Trying to understand the difference between SSH vs SSL?

At a very high level, SSH and SSL are both technologies to help encrypt and authenticate the data that passes between two computers (e.g. your laptop and your website’s server). Basically, they make things a lot more secure.

However, while they are similar in some ways at a high level, they serve two very different purposes, so it’s important to understand the difference between SSH vs SSL.

In general, SSL is used for encrypting data in transit between two locations, such as your web browser and the server of a site that you’re visiting. SSL is what adds the “green padlock” in web browsers and it’s also what you use if you want to securely accept credit card information (or other sensitive data) on your website.

On the other hand, SSH is used to remotely log in to another computer (e.g. a web server) and create a secure connection to issue commands (via SSH tunneling). For example, if you want to connect to your site’s server to execute commands using WP-CLI, you’ll use SSH. At Kinsta, you’ll also use SSH when you want to connect to your server via SFTP access.

In this article, we’ll introduce you to both SSH and SSL and what you can use them for. Then, we’ll go more in-depth into some of the high-level and specific technical differences between SSH vs SSL.

What Is SSH?

SSH stands for Secure Shell. SSH offers a secure way to remotely log in to another computer and issue commands, e.g. your website’s server.

Using SSH tunneling, you’ll be able to create an encrypted connection between a client (e.g. your computer) and a server (e.g. your website’s server).

To create this secure SSH tunnel, you’ll need to authenticate using either a username/password or a set of cryptographic public/private keys.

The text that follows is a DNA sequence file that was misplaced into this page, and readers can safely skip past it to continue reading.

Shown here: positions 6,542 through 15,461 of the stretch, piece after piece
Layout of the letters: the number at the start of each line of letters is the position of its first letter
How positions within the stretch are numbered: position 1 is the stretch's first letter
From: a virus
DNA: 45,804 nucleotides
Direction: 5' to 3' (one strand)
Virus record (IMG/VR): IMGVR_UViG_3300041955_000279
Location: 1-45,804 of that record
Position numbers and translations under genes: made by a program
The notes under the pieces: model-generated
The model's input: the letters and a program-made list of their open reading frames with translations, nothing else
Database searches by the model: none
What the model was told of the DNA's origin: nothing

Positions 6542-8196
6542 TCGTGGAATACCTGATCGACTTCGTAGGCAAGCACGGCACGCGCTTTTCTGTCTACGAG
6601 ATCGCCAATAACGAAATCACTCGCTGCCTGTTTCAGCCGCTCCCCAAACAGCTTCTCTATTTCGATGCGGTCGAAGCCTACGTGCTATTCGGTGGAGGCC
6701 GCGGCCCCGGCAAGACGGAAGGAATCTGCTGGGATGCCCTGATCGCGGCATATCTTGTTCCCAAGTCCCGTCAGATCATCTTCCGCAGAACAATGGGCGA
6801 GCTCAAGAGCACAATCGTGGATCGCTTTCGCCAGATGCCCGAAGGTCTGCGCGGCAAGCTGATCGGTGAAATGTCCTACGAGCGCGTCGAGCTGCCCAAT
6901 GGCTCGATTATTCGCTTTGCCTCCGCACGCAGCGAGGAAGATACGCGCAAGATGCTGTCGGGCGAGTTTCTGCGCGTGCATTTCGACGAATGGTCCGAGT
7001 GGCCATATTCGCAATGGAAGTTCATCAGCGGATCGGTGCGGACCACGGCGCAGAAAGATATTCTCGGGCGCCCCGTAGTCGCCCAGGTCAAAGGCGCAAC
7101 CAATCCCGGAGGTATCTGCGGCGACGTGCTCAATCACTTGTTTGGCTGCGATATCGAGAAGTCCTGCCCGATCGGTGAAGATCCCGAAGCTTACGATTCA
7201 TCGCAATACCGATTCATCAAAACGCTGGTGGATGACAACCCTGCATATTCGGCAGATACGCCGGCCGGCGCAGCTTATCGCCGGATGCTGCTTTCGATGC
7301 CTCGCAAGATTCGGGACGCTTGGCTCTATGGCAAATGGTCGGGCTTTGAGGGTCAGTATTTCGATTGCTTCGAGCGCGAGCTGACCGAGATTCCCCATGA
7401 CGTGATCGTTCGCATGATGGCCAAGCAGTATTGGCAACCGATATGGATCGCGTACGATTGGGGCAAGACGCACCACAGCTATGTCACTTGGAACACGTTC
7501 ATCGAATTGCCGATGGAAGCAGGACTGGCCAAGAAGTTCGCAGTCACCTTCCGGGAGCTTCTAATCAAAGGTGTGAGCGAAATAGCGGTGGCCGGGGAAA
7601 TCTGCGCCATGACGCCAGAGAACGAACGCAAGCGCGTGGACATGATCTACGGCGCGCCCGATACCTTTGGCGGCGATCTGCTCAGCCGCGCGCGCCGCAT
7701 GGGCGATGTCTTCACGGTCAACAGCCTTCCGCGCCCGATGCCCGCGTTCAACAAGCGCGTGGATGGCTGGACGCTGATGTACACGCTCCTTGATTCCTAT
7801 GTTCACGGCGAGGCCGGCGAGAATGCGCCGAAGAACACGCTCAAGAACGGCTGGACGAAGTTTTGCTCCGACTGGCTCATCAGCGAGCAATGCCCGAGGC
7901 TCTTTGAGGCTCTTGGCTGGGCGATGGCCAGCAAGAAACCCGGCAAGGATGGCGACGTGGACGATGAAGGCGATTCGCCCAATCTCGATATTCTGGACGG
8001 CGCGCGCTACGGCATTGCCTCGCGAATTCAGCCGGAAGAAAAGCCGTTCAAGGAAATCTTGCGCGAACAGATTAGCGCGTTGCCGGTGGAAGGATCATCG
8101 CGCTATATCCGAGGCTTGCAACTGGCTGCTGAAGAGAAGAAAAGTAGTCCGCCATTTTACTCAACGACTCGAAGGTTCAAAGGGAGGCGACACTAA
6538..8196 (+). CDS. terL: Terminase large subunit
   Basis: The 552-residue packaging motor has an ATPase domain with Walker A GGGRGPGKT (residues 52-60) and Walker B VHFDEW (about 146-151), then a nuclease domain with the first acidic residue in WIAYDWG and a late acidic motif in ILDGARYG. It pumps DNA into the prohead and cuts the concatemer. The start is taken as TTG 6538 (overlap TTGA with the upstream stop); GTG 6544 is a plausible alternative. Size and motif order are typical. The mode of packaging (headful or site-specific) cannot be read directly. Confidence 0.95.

Once you’ve authenticated yourself, you’ll be able to securely access information (e.g. your site’s files and database) and issue commands to the remote server via the command line.

What Do You Use SSH For?

Perhaps a better question is “what can’t you use SSH for?”. Once you’ve connected to your server via SSH, you’re in full control. You can execute any commands that you want, as long as you understand the command line.

For example, if you’re using WordPress, you can use WP-CLI to interact with your WordPress site and plugins once you’ve connected with SSH. You can create content, apply updates, manage taxonomies, and lots more. Note – WP-CLI is installed by default on all of our WordPress hosting plans.

At Kinsta, we offer SSH access on all plans and you can also add your SSH keys via the MyKinsta dashboard. You can follow our intro guide on how to use SSH to get started.

We also have some more specific guides. For example, how to unzip a file in Terminal using SSH.

Beyond using SSH to be able to manage your server via the command line, SSH also underpins another important tool – SFTP, short for SSH File Transfer Protocol (also often called Secure File Transfer Protocol). SFTP lets you connect to your server via secure SSH tunneling and then manage files using FTP just like you normally would.

At Kinsta, we only offer SFTP access because SFTP is much more secure than regular unencrypted FTP access.

Or, you could also use SSH to directly access your site’s database (though Kinsta also offers easy phpMyAdmin database management).

Basically, once you use SSH to connect to your server, you have a ton of flexibility because you’re able to execute your own commands as needed, which isn’t the case with SSL.

What Is SSL?

SSL stands for Secure Sockets Layer. While most people still refer to SSL, SSL is technically the older version of the more modern Transport Layer Security (TLS) protocol. However, for all practical purposes, you can think of SSL and TLS as the same thing and we’ll just refer to it as SSL.

SSL is a protocol that’s primarily designed to protect the transmission of data between two parties with encryption and authentication. Most commonly, this transmission is between someone’s web browser and the server of the website that they’re visiting.

There are a few key benefits:

SSL works by using certificates, which is why you’ll see phrases like “SSL certificate.”